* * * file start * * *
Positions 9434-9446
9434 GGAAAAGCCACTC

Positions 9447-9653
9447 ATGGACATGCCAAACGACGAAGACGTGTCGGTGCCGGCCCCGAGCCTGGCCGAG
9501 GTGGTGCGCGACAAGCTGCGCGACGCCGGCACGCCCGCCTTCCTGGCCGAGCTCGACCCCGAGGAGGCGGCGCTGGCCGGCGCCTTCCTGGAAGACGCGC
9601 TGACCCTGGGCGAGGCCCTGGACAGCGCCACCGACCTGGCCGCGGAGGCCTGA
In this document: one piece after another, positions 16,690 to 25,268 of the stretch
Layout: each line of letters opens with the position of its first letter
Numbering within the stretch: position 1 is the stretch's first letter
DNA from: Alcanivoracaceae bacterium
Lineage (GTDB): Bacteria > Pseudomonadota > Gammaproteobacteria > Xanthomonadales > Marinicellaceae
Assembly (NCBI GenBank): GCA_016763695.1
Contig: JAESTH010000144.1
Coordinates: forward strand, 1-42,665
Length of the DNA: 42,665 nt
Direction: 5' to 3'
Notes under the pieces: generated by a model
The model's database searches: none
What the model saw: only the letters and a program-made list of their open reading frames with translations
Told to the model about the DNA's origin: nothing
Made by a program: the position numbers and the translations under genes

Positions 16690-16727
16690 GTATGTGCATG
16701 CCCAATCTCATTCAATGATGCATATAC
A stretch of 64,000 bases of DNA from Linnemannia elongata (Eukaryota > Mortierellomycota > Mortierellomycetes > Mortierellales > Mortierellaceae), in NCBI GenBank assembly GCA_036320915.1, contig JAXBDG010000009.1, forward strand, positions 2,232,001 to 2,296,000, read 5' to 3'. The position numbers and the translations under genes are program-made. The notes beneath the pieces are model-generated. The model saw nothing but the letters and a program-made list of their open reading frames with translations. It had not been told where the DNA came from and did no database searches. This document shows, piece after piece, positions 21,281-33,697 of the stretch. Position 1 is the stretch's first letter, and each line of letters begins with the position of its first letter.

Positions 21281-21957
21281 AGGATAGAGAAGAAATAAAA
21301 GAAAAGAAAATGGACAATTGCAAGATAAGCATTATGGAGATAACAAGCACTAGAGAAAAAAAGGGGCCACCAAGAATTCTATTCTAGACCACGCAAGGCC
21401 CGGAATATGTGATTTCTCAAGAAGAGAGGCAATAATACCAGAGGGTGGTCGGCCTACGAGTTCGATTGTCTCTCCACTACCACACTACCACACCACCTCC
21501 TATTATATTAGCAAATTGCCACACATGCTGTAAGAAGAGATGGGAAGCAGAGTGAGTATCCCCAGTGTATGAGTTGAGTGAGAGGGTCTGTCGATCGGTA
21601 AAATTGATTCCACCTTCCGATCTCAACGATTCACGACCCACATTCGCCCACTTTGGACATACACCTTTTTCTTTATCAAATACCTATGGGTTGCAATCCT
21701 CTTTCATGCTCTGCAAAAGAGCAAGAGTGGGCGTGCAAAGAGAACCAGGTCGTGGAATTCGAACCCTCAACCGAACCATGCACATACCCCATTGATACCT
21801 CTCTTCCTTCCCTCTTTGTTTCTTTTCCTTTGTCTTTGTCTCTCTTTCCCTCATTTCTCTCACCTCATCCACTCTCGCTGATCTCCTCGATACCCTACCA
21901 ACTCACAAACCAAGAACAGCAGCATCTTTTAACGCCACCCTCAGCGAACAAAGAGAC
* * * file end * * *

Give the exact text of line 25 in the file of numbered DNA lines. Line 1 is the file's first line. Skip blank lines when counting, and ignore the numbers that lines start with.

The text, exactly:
A stretch of 64,000 bases of DNA from Linnemannia elongata (Eukaryota > Mortierellomycota > Mortierellomycetes > Mortierellales > Mortierellaceae), in NCBI GenBank assembly GCA_036320915.1, contig JAXBDG010000009.1, forward strand, positions 2,232,001 to 2,296,000, read 5' to 3'. The position numbers and the translations under genes are program-made. The notes beneath the pieces are model-generated. The model saw nothing but the letters and a program-made list of their open reading frames with translations. It had not been told where the DNA came from and did no database searches. This document shows, piece after piece, positions 21,281-33,697 of the stretch. Position 1 is the stretch's first letter, and each line of letters begins with the position of its first letter.